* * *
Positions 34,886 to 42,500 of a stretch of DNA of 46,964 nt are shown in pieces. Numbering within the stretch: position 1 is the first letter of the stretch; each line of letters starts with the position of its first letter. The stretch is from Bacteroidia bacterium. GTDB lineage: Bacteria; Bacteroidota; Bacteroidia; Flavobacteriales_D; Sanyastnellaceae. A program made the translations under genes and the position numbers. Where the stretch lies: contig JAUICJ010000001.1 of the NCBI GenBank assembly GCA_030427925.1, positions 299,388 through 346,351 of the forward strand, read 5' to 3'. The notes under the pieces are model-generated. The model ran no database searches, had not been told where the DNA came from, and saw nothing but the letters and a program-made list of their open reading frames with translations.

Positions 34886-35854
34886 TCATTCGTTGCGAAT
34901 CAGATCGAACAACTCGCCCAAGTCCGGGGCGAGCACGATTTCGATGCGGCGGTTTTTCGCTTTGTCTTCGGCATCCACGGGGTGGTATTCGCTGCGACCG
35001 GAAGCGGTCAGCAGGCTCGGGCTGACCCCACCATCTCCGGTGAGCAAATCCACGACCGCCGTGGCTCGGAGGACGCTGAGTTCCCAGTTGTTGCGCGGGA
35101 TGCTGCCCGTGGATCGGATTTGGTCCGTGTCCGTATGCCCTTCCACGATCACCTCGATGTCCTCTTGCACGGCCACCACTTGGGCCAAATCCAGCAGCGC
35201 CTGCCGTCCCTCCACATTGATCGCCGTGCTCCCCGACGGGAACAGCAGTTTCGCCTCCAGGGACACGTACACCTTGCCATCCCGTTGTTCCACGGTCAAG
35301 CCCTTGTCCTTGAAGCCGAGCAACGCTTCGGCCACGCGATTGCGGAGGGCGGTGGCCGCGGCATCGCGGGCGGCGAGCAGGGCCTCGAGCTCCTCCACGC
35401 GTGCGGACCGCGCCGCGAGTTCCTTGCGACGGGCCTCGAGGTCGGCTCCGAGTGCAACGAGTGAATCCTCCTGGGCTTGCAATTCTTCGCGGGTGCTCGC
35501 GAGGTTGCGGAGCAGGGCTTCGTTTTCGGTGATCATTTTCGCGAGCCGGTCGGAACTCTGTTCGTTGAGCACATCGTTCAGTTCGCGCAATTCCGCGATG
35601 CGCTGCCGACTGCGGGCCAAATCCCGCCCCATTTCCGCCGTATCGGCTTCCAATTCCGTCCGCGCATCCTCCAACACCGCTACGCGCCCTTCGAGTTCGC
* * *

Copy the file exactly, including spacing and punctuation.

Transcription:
Positions 34,886 to 42,500 of a stretch of DNA of 46,964 nt are shown in pieces. Numbering within the stretch: position 1 is the first letter of the stretch; each line of letters starts with the position of its first letter. The stretch is from Bacteroidia bacterium. GTDB lineage: Bacteria; Bacteroidota; Bacteroidia; Flavobacteriales_D; Sanyastnellaceae. A program made the translations under genes and the position numbers. Where the stretch lies: contig JAUICJ010000001.1 of the NCBI GenBank assembly GCA_030427925.1, positions 299,388 through 346,351 of the forward strand, read 5' to 3'. The notes under the pieces are model-generated. The model ran no database searches, had not been told where the DNA came from, and saw nothing but the letters and a program-made list of their open reading frames with translations.

Positions 34886-35854
34886 TCATTCGTTGCGAAT
34901 CAGATCGAACAACTCGCCCAAGTCCGGGGCGAGCACGATTTCGATGCGGCGGTTTTTCGCTTTGTCTTCGGCATCCACGGGGTGGTATTCGCTGCGACCG
35001 GAAGCGGTCAGCAGGCTCGGGCTGACCCCACCATCTCCGGTGAGCAAATCCACGACCGCCGTGGCTCGGAGGACGCTGAGTTCCCAGTTGTTGCGCGGGA
35101 TGCTGCCCGTGGATCGGATTTGGTCCGTGTCCGTATGCCCTTCCACGATCACCTCGATGTCCTCTTGCACGGCCACCACTTGGGCCAAATCCAGCAGCGC
35201 CTGCCGTCCCTCCACATTGATCGCCGTGCTCCCCGACGGGAACAGCAGTTTCGCCTCCAGGGACACGTACACCTTGCCATCCCGTTGTTCCACGGTCAAG
35301 CCCTTGTCCTTGAAGCCGAGCAACGCTTCGGCCACGCGATTGCGGAGGGCGGTGGCCGCGGCATCGCGGGCGGCGAGCAGGGCCTCGAGCTCCTCCACGC
35401 GTGCGGACCGCGCCGCGAGTTCCTTGCGACGGGCCTCGAGGTCGGCTCCGAGTGCAACGAGTGAATCCTCCTGGGCTTGCAATTCTTCGCGGGTGCTCGC
35501 GAGGTTGCGGAGCAGGGCTTCGTTTTCGGTGATCATTTTCGCGAGCCGGTCGGAACTCTGTTCGTTGAGCACATCGTTCAGTTCGCGCAATTCCGCGATG
35601 CGCTGCCGACTGCGGGCCAAATCCCGCCCCATTTCCGCCGTATCGGCTTCCAATTCCGTCCGCGCATCCTCCAACACCGCTACGCGCCCTTCGAGTTCGC